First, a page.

And now on to some of this week’s art news.

Tóibín’s Take

Irish novelist and commentator Colm Tóibín, a fellow admirer of all things Barcelona, recently shared his thoughts on the Tintoretto exhibition now at the National Gallery of Art here in DC. (You may recall those of a more insignificant scribbler were also published recently.) Although he forgets to mention the fact that there is a cat in the picture – a fact which is both fun and highly symbolic – Tóibín’s analysis of the “Last Supper” (1563-64) in the National Gallery show is quite on point:

This has all the aura of a secular scene, with nothing holy or graceful about it. While there is a vague halo around Christ’s head and he is clearly the leader, the one being listened to, it seems most unlikely that, with this motley crew for company, he could be about to redeem the world. The clothes of his followers are poor, as is the table itself, with half-eaten food on display.

Jacopo Tintoretto: <i>The Last Supper<i>, 87 x 162 5/8 inches, circa 1563–1564

Likely Leonardo

The Year of Leonardo continues to surprise the art world with almost weekly discoveries, theories, and material for cocktail party debate. The latest example of this, a Renaissance sketch of a middle-aged, bearded man in the Royal Collection at Windsor Castle, is now claimed by some art experts to represent Leonardo Da Vinci himself. The drawing is not a new discovery, but the attribution of Leonardo as being the subject, drawn from life by one of his shop assistants, is. Well…sort of: back in the 1930’s, historian Kenneth Clark wondered whether it might be a portrait of Da Vinci. Personally, I’m not in a position to say whether it is or isn’t Leonardo, but to me the sketch could just as well be anyone – or no one, other than an invention of the artist’s imagination. Visitors will have the chance to decide for themselves when “Leonardo da Vinci: A Life in Drawing” opens at the Queen’s Gallery in Buckingham Palace on May 24th.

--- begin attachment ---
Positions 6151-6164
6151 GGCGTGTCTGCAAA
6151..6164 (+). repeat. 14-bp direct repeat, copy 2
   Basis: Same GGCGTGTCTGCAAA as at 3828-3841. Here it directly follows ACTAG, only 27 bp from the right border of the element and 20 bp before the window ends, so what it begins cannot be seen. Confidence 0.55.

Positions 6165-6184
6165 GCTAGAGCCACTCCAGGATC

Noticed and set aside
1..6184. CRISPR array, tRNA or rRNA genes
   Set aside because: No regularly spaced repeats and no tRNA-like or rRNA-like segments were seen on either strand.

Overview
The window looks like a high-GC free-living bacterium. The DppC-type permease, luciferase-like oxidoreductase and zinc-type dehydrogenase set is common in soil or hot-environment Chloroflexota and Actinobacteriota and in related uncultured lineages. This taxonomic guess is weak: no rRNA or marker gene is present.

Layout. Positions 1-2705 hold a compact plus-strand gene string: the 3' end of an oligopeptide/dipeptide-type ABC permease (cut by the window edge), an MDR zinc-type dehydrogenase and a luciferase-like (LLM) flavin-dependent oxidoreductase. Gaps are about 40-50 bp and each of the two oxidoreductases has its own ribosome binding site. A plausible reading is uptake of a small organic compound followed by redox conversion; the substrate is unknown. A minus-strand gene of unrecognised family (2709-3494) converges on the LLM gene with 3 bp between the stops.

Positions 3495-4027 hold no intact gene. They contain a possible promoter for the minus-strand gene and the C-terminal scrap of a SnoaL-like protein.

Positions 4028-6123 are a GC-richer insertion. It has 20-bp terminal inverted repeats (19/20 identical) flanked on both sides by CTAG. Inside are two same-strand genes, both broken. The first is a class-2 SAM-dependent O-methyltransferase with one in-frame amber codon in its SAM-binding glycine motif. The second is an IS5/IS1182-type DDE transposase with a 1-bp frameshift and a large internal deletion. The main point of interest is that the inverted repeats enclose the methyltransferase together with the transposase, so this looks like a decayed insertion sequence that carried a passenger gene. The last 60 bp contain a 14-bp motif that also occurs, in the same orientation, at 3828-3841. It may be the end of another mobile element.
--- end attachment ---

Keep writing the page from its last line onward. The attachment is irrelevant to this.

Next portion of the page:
Faramir, Framed

Australian actor David Wenham is probably best known to my fellow nerds from his star turns as Lord Faramir in “Lord of the Rings” or as Dilios, the narrator and right-hand-man of King Leonidas in the “300” films. Perhaps it’s appropriate, then, that the portrait of Mr. Wenham by Australian artist Tessa MacKay, titled “Through the Looking Glass” (2019), recently won the Art Gallery of New South Wales’ 2019 “Packing Room Prize”: arguably the ultimate in fanboy art awards. As they open crates arriving at Sydney’s most prestigious art museum for the annual Archibald Prizes show, the museum’s packing room staff note which ones they like the most, and then vote on a winner. While the Packing Room Prize winner has never won an Archibald Prize, either simultaneously or subsequently, in this case one can see why the staff liked this picture. Not only is it an image of a familiar, popular figure, but Ms. MacKay’s technique is a visual blend of both technical skill and enjoyable references to American Realists and Photorealists, such as Edward Hopper, Andrew Wyeth, and Richard Estes.